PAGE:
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Dundas BRT

Dundas BRT - Mississauga East

Existing Environmental Conditions – Key Findings

The following key findings outlined in the slides below have been determined based on environmental existing conditions studies conducted to-date. These findings will be used to help inform the development of the preferred design and the completion of the environmental impact assessment.  

Separate TPAPs will be completed for the following study areas:  

Toronto

Toronto 

Kipling Transit Hub to Etobicoke Creek   

Mississauga East

Mississauga East  

Etobicoke Creek to Confederation Parkway

Mississauga West

Mississauga West  

Confederation Parkway to Ninth Line

Existing Environmental Conditions – Mississauga East

Air Quality

  • Background air quality levels are predominately below respective provincial and federal ambient air quality criteria and standards; however, some levels show existing exceedances, including:
    • Benzo(a)pyrene;
    • Benzene; and
    • Nitrogen dioxide.
  • Contaminants showing higher levels of background concentration above 80% of the federal standards include nitrogen dioxide and fine particulate matter (PM2.5).
  • Meteorological data from the Toronto Pearson Airport over a five-year period (2016 – 2020) shows predominant wind direction blowing from northwest, west and southwest, and low-speed wind predominance from the southeast.

Natural Environment

  • The study area includes a variety of urban, residential and industrial areas which are divided by several natural features including watercourses, riparian areas and vegetated corridors.
  • Several watercourses cross the study area and provide habitat to a variety of fish species including Sawmill Creek, Glen Erin Brook (coolwater systems) and Etobicoke Creek, Little Etobicoke Creek and Cooksville Creek (warmwater systems).
  • A wide variety of migratory birds nest within the study area and Cliff Swallows, Barn Swallows, Eastern Phoebe and American Robin were identified under the Etobicoke Creek bridge.
  • Species at Risk are known to occur within the study area including: Barn Swallow, Chimney Swift and Snapping Turtle.
  • Local wildlife corridors exist in several areas, primarily associated with watercourse, riparian areas and valley lands for small, medium and large mammals as well as turtles.

Archaeology

  • Three registered archaeological sites were identified within one km of the current project area boundaries.
  • A visual inspection to confirm areas of archaeological potential versus areas of urban disturbance found that the project area consists primarily of residential and commercial development along the Dundas Street East corridor, roadways and highways (e.g., Confederation Parkway, Hurontario Street and Dixie Road), with some areas of manicured lawn and park land.
  • Results of the Stage 1 background research and field review, including mapping and determination of archaeological potential, will be summarized in the Stage 1 archaeological assessment report.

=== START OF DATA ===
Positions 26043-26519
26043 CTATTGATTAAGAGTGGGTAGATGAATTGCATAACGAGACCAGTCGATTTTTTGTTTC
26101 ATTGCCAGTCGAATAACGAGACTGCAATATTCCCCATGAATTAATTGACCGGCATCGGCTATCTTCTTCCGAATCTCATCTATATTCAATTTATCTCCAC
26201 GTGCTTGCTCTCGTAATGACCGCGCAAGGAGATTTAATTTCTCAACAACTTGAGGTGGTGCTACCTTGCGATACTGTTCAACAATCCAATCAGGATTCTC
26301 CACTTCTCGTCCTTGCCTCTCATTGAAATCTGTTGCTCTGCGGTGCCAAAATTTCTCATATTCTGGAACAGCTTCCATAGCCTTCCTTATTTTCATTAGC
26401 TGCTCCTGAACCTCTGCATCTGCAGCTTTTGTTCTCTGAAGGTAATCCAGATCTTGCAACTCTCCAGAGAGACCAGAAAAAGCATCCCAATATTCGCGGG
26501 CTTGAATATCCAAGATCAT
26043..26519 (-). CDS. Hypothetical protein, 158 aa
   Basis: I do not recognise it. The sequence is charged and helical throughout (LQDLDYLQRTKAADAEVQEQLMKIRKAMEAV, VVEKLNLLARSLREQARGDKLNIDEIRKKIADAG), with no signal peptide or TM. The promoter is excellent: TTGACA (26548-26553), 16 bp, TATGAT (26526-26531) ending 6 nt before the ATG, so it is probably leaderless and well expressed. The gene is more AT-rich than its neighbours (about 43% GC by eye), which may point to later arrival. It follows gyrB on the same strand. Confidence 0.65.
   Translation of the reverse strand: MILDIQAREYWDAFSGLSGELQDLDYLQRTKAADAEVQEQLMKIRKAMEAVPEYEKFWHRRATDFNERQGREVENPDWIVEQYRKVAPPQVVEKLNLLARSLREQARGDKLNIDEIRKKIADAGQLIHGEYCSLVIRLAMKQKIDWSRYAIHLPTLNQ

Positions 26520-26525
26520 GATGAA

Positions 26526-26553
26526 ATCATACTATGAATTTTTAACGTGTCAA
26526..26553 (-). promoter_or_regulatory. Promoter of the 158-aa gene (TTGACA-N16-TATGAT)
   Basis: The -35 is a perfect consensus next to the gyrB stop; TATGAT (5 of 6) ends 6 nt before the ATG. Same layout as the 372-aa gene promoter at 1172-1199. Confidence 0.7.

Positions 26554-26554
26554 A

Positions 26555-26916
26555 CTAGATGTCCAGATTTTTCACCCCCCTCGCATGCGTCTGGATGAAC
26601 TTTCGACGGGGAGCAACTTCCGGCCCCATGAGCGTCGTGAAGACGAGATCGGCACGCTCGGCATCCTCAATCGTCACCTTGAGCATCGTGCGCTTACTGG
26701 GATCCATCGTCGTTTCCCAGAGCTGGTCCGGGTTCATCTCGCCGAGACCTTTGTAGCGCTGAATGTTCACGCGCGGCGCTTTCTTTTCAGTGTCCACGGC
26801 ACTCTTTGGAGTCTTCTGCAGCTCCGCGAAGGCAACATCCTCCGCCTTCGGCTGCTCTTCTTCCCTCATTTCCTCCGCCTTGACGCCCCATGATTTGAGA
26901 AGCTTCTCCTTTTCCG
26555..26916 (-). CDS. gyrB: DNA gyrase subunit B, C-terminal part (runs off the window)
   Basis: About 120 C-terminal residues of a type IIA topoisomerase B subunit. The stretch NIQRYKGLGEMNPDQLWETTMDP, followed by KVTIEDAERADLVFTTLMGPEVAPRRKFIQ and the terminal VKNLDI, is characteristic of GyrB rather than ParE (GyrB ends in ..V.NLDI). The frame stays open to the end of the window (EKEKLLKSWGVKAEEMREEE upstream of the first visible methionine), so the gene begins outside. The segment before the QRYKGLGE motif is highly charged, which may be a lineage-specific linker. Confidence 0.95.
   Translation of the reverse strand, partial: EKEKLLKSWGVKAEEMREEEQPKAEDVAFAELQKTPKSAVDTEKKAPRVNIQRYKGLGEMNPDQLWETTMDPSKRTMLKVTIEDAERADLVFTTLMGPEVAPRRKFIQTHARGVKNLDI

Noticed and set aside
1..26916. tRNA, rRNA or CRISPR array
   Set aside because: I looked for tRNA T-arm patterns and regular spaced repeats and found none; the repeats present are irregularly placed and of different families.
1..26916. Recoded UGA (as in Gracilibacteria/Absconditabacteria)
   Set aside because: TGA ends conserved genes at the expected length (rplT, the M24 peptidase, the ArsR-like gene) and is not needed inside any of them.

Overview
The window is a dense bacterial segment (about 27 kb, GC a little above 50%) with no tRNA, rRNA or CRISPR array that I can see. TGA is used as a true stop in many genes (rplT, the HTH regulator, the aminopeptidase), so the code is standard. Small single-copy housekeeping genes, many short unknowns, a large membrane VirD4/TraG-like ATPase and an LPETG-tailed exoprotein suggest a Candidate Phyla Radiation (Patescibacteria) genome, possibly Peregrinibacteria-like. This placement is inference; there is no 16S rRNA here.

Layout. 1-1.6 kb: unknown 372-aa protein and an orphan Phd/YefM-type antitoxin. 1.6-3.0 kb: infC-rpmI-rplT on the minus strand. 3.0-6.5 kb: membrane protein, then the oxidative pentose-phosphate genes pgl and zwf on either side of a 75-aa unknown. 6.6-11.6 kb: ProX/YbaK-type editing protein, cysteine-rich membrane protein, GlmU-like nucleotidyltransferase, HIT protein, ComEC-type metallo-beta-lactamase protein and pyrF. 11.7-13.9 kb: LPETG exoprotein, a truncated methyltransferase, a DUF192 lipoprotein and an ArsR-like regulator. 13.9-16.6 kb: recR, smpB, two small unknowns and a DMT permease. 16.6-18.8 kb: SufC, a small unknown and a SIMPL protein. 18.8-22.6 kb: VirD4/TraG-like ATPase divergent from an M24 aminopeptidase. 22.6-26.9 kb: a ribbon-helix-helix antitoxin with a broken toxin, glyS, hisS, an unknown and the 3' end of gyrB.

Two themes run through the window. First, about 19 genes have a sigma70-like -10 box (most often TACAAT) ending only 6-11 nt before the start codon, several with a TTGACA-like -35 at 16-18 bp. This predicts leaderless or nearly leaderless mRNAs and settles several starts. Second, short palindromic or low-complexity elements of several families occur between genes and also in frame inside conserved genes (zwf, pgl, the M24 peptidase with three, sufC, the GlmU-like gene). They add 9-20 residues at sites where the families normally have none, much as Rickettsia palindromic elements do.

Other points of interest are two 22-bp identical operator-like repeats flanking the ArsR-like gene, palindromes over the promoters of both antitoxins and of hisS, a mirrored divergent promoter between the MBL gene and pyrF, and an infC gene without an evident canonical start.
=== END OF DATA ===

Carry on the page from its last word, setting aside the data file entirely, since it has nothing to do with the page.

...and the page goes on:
View of Etobicoke Creek looking downstream (south) from the bridge structure. A riffle exists downstream of the structure.View of Etobicoke Creek looking downstream (south) from the bridge structure. A riffle exists downstream of the structure.
Source: AECOM, 2021

Conditions around Little Etobicoke Creek, banks heavily sloped and reinforced to prevent erosion, facing south.Conditions around Little Etobicoke Creek, banks heavily sloped and reinforced to prevent erosion, facing south.
Source: AECOM, 2021

 

Climate Change & Sustainability

  • A Greenhouse Gas Inventory is being developed that incorporates the emissions during construction and operations and will include any changes as a result of the Dundas BRT.
  • Dundas Street is subjected to riverine flooding, which will be included in the Risk Assessment. In Mississauga East, the major area of riverine flooding is at Etobicoke Creek.
  • The application of Metrolinx’s broader sustainability initiatives currently underway will be included in the design, construction and operation of the Dundas BRT with the goal of improving environmental and social outcomes. In addition, recommendations will be made to reduce greenhouse gas emissions along the corridor.

Noise & Vibration

  • The Mississauga East segment is generally a mix between commercial and residential uses in a busy urban environment.
  • Dundas Street is considered an arterial roadway which is intersected by other arterials (e.g., Dixie Road) and minor residential or commercial access roads.
  • The ambient sound levels at the most impacted noise sensitive locations (e.g., dwellings) are dominated by a combination of existing Dundas Street and the intersecting roads.
  • Existing GO rail intersecting Dundas Street near Cawthra contributes to the existing ambient sound levels at sensitive locations.
  • Currently, no known existing vibration concerns due to road traffic. However, heritage buildings have been identified in close proximity to Dundas Street.

Socio-Economic & Land Use

  • Mississauga East is consistent with provincial and municipal plans and policies as it is anticipated to enhance public transit connections to various communities and support economic development objectives.
  • Land uses on Dundas Street in Mississauga East consist of low-rise and mid-rise commercial and residential uses, with low-rise residential and commercial behind.